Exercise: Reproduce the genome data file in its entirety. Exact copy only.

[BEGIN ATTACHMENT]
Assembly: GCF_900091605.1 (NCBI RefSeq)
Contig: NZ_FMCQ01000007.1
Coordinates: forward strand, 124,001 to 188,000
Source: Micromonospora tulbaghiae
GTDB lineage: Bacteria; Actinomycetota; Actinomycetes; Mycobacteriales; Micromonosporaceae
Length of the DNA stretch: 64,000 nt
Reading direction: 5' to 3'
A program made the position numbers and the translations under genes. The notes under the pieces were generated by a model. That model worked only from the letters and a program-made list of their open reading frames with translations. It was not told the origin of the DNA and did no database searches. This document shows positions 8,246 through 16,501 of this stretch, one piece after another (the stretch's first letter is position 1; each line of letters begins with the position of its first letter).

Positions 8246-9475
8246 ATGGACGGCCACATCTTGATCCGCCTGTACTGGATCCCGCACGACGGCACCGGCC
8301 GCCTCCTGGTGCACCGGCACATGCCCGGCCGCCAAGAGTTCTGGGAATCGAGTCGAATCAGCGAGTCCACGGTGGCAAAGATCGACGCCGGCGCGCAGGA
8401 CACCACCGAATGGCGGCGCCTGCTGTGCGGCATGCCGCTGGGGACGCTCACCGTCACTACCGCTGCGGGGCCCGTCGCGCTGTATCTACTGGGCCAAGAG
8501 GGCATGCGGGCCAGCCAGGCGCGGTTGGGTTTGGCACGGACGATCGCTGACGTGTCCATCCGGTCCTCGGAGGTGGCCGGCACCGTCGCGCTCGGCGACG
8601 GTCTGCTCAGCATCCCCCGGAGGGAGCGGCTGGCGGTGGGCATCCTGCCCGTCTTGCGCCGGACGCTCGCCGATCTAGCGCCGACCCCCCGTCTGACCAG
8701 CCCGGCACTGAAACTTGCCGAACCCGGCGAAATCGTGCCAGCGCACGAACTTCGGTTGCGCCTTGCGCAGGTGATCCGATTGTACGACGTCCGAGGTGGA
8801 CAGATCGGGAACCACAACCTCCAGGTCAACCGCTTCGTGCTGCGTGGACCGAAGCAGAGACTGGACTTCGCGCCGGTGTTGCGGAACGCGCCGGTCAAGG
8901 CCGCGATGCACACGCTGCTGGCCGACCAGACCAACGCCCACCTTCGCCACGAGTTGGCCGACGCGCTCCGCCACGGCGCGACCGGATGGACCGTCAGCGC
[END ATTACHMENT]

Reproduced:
Assembly: GCF_900091605.1 (NCBI RefSeq)
Contig: NZ_FMCQ01000007.1
Coordinates: forward strand, 124,001 to 188,000
Source: Micromonospora tulbaghiae
GTDB lineage: Bacteria; Actinomycetota; Actinomycetes; Mycobacteriales; Micromonosporaceae
Length of the DNA stretch: 64,000 nt
Reading direction: 5' to 3'
A program made the position numbers and the translations under genes. The notes under the pieces were generated by a model. That model worked only from the letters and a program-made list of their open reading frames with translations. It was not told the origin of the DNA and did no database searches. This document shows positions 8,246 through 16,501 of this stretch, one piece after another (the stretch's first letter is position 1; each line of letters begins with the position of its first letter).

Positions 8246-9475
8246 ATGGACGGCCACATCTTGATCCGCCTGTACTGGATCCCGCACGACGGCACCGGCC
8301 GCCTCCTGGTGCACCGGCACATGCCCGGCCGCCAAGAGTTCTGGGAATCGAGTCGAATCAGCGAGTCCACGGTGGCAAAGATCGACGCCGGCGCGCAGGA
8401 CACCACCGAATGGCGGCGCCTGCTGTGCGGCATGCCGCTGGGGACGCTCACCGTCACTACCGCTGCGGGGCCCGTCGCGCTGTATCTACTGGGCCAAGAG
8501 GGCATGCGGGCCAGCCAGGCGCGGTTGGGTTTGGCACGGACGATCGCTGACGTGTCCATCCGGTCCTCGGAGGTGGCCGGCACCGTCGCGCTCGGCGACG
8601 GTCTGCTCAGCATCCCCCGGAGGGAGCGGCTGGCGGTGGGCATCCTGCCCGTCTTGCGCCGGACGCTCGCCGATCTAGCGCCGACCCCCCGTCTGACCAG
8701 CCCGGCACTGAAACTTGCCGAACCCGGCGAAATCGTGCCAGCGCACGAACTTCGGTTGCGCCTTGCGCAGGTGATCCGATTGTACGACGTCCGAGGTGGA
8801 CAGATCGGGAACCACAACCTCCAGGTCAACCGCTTCGTGCTGCGTGGACCGAAGCAGAGACTGGACTTCGCGCCGGTGTTGCGGAACGCGCCGGTCAAGG
8901 CCGCGATGCACACGCTGCTGGCCGACCAGACCAACGCCCACCTTCGCCACGAGTTGGCCGACGCGCTCCGCCACGGCGCGACCGGATGGACCGTCAGCGC